The UD Poultry Extension blog has officially launched at http://sites.udel.edu/poultryextension!
If you’re surfing the latest viral video over on YouTube, be sure to take a moment and visit CANR’s YouTube Channel at http://www.youtube.com/udcanr. Check out our uploads including the ribbon cutting for the UDairy Creamery, highlights from Ag Day, planting the Garden for the Community and more, or visit our “favorite” to check out videos about our majors from UD Admissions and the Longwood Graduate Program’s travels abroad.
Are you interesting in having a video posted on our official page? Email CANR Communications Manager, Katy O’Connell at firstname.lastname@example.org.
“What is the difference in the soybeans that are grown in Delaware, and the kind we get from China in the grocery store (edamame). Why aren’t Delaware farmers selling them at the farm markets on the roadside?” These questions were posted on Facebook from a curious reader. We reached out to our faculty in the Department of Plant and Soil Sciences and this is what we have to share:
Edamame soybeans are food grade soybeans versus the typical feed grade soybean grown in Delaware. Essentially what that means is that the helium (the eye like structure where the soybean attaches to the pod wall) is black in feed grade beans and clear in color on food grade soybeans. Edamame soybeans are also harvested when the seed fills the pod cavity while feed grade beans which are generally a smaller seeded bean are allowed to dry to about 13.5% moisture for harvest and storage. Edamame beans are often picked by hand since the beans ripen from the bottom of the plant up towards the top so hand picking increases yields. We tried mechanical harvest of edamame beans in Maryland (and maybe even Delaware) using lima bean pickers but it wasn’t a clean harvest and would need a lot of sorting and hand labor to clean them adequately. I think Schllinger Seeds down near Queenstown, MD has a number of edible soybeans that can be used for edamame and you can grow them successfully here in a back yard garden.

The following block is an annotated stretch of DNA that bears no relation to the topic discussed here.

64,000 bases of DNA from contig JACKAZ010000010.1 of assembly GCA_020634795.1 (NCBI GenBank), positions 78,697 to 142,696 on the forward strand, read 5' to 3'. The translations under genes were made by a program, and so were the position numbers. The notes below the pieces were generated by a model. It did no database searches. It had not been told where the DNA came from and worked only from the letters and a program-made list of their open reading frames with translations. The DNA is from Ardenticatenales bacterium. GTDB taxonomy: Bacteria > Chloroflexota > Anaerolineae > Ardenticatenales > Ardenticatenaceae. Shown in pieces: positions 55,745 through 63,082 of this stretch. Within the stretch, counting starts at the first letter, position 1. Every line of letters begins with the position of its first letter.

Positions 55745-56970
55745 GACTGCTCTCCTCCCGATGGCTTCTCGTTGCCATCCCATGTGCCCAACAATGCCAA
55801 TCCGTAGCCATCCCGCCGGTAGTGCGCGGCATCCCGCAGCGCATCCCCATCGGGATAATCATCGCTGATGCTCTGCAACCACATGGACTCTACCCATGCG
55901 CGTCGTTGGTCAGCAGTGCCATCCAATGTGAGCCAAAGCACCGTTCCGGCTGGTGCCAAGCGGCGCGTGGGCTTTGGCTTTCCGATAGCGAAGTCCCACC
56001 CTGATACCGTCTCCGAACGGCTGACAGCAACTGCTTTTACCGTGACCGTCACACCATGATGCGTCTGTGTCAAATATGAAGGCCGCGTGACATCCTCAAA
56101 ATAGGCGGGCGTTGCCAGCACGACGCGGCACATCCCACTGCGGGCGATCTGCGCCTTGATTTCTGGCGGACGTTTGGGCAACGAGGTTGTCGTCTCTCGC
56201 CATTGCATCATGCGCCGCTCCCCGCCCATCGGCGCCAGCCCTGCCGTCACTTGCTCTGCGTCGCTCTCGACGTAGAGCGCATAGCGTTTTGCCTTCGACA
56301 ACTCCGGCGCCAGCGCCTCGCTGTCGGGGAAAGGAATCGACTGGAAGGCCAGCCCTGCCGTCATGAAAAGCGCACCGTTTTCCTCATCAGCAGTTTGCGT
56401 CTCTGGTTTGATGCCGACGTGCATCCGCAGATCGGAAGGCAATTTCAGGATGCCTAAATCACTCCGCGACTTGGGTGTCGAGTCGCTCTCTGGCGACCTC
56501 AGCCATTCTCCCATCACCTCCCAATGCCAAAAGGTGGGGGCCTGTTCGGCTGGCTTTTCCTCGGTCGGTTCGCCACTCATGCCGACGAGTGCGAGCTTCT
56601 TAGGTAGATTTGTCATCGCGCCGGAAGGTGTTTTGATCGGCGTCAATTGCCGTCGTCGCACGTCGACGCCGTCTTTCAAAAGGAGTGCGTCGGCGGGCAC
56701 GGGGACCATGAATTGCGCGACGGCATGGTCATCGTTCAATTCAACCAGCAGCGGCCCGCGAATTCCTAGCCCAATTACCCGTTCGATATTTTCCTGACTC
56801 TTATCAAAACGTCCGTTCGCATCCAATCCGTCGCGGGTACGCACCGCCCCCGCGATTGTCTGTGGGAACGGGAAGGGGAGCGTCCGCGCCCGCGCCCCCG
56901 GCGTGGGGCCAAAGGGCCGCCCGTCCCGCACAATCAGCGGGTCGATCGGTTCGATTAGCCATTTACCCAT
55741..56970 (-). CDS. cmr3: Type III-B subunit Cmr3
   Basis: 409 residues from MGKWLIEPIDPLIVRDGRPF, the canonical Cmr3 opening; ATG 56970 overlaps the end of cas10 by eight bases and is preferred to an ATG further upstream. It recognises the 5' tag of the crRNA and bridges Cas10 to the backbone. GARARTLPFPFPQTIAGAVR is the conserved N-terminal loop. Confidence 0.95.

So there you have it! Thanks to Richard Taylor, agronomy extension specialist for responding so quickly.